By Dominic Bailey
BBC News Online
Danish scientists say they have developed a genetically modified plant that will detect unexploded landmines.
The green cress turns red when it detects explosives (Image: Aresa)
There are believed to be about 100 million unexploded landmines around the world, posing a daily threat to life.
Plants developed by Copenhagen firm Aresa Biodetection are said to turn from green to red when they come in contact with explosives in the soil.
But some international mine clearing firms have raised concerns about how practical the plants would be.
At least 26,000 people are killed or injured by mines every year.
Aresa's aim is to plant its GM plant - an altered thale cress - in landmined areas. Scientists say that within three to six weeks it will change colour in areas where roots come in contact with nitrogen dioxide (NO2) evaporating from explosives in the soil.
Aresa Chief Executive Simon Oestergaard said the project was still in its early days but it had great potential for land that could be used for different agricultural activities.
"We don't think our invention will completely replace other methods," he said.
Landmines are traditionally located by a number of methods including the use of sniffer dogs, heavy machines or metal detectors. The mines can then be carefully removed.
Aresa says the seeds could be sown by using an off-the-shelf pump or a crop-spraying plane.
Carsten Meier, of Aresa, told the BBC that they were working with the Danish army and hoped that field trials in live-mine areas could take place within two years.
Millions of unexploded mines need to be cleared (Image: Sean Sutton/MAG)
"We have to convince people who are actually clearing mines that this system is reliable," he said.
Geir Bjoersvik, senior adviser on landmines for Norwegian People Aid, said the development was likely to be "a welcome addition to current methods if successfully passing further testing in areas of operation".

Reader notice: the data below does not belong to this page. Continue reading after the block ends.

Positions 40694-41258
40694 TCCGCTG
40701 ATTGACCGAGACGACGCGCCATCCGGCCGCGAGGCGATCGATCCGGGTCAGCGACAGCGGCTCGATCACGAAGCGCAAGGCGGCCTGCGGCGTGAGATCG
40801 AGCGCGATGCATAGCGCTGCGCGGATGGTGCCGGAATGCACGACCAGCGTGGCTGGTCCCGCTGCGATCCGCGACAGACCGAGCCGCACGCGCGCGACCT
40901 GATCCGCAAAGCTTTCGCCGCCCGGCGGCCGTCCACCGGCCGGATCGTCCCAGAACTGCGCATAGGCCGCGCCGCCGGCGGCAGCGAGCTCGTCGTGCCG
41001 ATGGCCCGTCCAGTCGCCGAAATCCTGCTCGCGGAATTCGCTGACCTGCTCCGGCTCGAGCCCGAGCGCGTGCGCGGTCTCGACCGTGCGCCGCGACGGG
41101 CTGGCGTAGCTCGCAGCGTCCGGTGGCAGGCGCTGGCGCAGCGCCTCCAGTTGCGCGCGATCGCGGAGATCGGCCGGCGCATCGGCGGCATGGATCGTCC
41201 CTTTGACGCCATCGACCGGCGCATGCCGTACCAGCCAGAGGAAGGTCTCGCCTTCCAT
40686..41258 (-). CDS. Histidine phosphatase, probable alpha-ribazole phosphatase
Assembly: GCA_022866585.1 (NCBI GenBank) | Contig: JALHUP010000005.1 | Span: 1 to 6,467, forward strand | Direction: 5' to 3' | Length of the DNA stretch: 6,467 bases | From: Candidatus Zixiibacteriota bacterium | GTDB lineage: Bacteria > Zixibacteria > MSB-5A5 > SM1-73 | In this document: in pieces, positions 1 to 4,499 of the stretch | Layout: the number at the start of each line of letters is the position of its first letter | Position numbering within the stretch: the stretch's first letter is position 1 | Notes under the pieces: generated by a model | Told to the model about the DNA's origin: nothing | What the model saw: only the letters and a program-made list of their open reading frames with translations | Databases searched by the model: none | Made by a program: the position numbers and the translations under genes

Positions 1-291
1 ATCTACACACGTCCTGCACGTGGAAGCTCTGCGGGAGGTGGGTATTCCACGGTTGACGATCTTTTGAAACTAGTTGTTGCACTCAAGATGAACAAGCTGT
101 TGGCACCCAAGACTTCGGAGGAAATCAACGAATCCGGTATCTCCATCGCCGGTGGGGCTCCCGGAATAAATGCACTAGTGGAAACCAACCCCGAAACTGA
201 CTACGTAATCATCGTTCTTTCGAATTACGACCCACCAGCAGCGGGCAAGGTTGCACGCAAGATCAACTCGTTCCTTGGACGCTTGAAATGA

"This is a promising development in the efforts to find a safe and cost-effective solution to detect mines," he said.
But the Halo Trust, the Scottish-based international mine-clearing charity with 5,500 deminers and 120 heavy mine-clearing machines around the world, has raised some concerns about the project.
Director Guy Willoughby said he was worried that the fresh growth could attract livestock into the mined areas.
He also said planting the seeds and the follow-up clearance of identified mines would have to add up to less than Halo' s current cost of 40 pence per square metre.
Bob Gravett, senior technical advisor to the Mines Advisory Group, was also sceptical: "Over the last couple of years we have had bees that can detect mines, then rats and now cress."
He said relying on the NO2 seepage would not guarantee that all the mines had been detected, as some are specially sealed.
"The biggest task in mine clearing is proving that there are no landmines in an area," he told BBC News Online. "This is not going to give you any more than an indication and we already have that, from the local population."
He said land would still have to be totally cleared afterwards to be declared safe.